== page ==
I vividly remember sitting in my high school auditorium when I was a junior and listening to several administrators describe the opportunities my future and the future of my classmates had waiting for us IF we attended college.
At that moment, I do not quite remember if the auditorium truly fell silent or if my brain just shut down and decided to drown out all sound, but I do remember obsessing about the fact that my future could be an IF.
College was never a question in my mind, and naively, I assumed most of my peers felt the same way. Furthering my education was always an expectation and a requirement that was instilled in me since birth and to be told by an administrator that college is not such a common path was shocking to me.
I can recall our vice principal rambling off statistics that seemed disturbing to me at the time but have proven to be true as I have gotten older.
“Look around you,” he said. “A good amount of the students sitting next to you will not make it through high school. Even those that do graduate high school, maybe half of them will pursue college, and maybe one fourth of you will actually graduate college.”
These statistics have swam in my head for five years as I have completed each semester of college without so much more as a summer break in between.
Although I have always remembered how disbelieving I felt the day our vice principal firmly recounted statistics of graduation rates, I never doubted myself.
I knew I would be in the percentage of students who graduate college and pursue personal success, and here I am.
Unfortunately, our vice principal was right. Not all of my classmates graduated from high school and even less have completed a college education.
I have grown to understand that college is not for everyone, and I also know many people who are successful despite not pursuing a higher education. Personally, college was a worthwhile experience for me, especially at IU Southeast.
I am proud to say I filled out my graduation application last week and completed the required online survey that inquired about the experiences I have encountered while attending IU Southeast — both good and bad.
Without hesitation, I knew that by far the greatest component to my education and overall wellbeing has been The Horizon. The Horizon has played a significant role in my growth as a communicator, writer, editor, designer and friend.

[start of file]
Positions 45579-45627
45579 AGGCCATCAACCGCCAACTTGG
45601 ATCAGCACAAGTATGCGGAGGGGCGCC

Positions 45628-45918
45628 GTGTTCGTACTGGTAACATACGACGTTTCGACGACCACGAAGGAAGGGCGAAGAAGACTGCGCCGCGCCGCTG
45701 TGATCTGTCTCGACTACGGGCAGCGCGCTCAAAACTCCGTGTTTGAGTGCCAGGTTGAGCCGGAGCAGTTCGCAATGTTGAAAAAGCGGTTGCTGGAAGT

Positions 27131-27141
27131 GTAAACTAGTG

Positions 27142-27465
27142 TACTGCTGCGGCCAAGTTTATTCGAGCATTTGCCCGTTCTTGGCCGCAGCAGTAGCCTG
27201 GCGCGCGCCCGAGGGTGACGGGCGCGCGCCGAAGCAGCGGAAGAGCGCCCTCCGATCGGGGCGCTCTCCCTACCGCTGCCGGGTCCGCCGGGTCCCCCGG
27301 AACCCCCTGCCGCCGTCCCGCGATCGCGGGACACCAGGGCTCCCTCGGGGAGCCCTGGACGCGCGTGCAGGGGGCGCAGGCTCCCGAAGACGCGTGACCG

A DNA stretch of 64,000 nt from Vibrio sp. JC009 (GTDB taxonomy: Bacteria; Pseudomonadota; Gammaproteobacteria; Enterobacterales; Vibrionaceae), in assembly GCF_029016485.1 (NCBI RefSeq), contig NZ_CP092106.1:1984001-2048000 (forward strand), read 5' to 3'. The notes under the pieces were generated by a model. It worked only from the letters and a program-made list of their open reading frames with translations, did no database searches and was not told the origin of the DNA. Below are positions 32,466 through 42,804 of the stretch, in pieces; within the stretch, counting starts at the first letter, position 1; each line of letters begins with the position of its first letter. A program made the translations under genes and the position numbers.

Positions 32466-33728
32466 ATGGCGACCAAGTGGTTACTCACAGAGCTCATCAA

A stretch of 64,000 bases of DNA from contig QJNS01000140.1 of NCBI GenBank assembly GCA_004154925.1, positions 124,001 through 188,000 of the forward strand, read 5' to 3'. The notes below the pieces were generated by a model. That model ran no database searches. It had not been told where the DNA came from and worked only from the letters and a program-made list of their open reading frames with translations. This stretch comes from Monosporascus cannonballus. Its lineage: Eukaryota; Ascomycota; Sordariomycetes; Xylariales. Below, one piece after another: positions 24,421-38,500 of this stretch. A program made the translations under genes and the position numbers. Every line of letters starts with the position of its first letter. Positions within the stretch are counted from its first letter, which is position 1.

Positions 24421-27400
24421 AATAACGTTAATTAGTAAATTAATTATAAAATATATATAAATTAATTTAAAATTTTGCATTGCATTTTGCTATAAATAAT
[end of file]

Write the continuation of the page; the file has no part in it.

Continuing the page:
Journalism students are extremely fortunate to have the opportunity to receive hands-on learning that can be easily applied in any career.
Since high school, I had the desire to be a journalist. I have always been very interested in learning about other people, and I thought journalism was the perfect career path.
As I continued my college journey of tedious but mostly beneficial general education requirements and insightful — and tremendously fun — journalism classes, I began to question my path.
As some of my journalism peers began searching for internships, I was slapped with reality. I did not possess a fiery passion for journalism like they did. I could not fathom what I wanted to do as a profession in journalism.
Luckily, a year and a half ago, I was browsing for a job on IUS Career Services’ website and found a job opening at the Sheraton Louisville Riverside Hotel in Jeffersonville. This was another significant connection IU Southeast provided me.
I never expected to fall completely in love with a career path, especially one that involved being hospitable to strangers constantly, but I definitely did. If I had not utilized the resources IU Southeast provided me or the skills The Horizon taught me, I may have been out of luck.
Every day I have worked for the Sheraton, I have continued to feel so incredibly grateful to have such a terrific job. I feel blessed that the Sheraton gave me the opportunity to move up into a spectacular position after just 17 months, and I could not be happier.
Finally, I have a fiery passion, and it has continued to burn for almost two years.
Even though my passion is not in journalism, I know pursuing this degree was totally worth it in the end, as it not only taught me how to be a great writer and listener, but it taught me how to connect with people.
I believe everyone should strive to be the best they can be — with or without a college degree — and if college has taught me anything, it is that everyone has different priorities, expectations and standards for themselves.
I am blessed to have fantastic friends, family, professors and co-workers, all of which have their own sets of goals and ideas of personal success.
They bring vibrancy to my life, and I am so thankful for their support and love as I have completed my quest through college.
Steve Jobs once said, “Your work is going to fill a large part of your life, and the only way to be truly satisfied is to do what you believe is great work. And the only way to do great work is to love what you do. If you haven’t found it yet, keep looking. Don’t settle.”
I suggest everyone should follow Jobs’ advice and choose a career that makes them happy — especially one that brings out fiery passion.
I was determined not to be discouraged by my old vice principal’s statistical graduation rates. I did not give up when working full time and going to school full time became strenuous. I never want to settle for less than I aspire to.
Never neglect opportunities to expand your “horizons” because you will never know what you have missed out on.
By COURTNEY MCKINLEY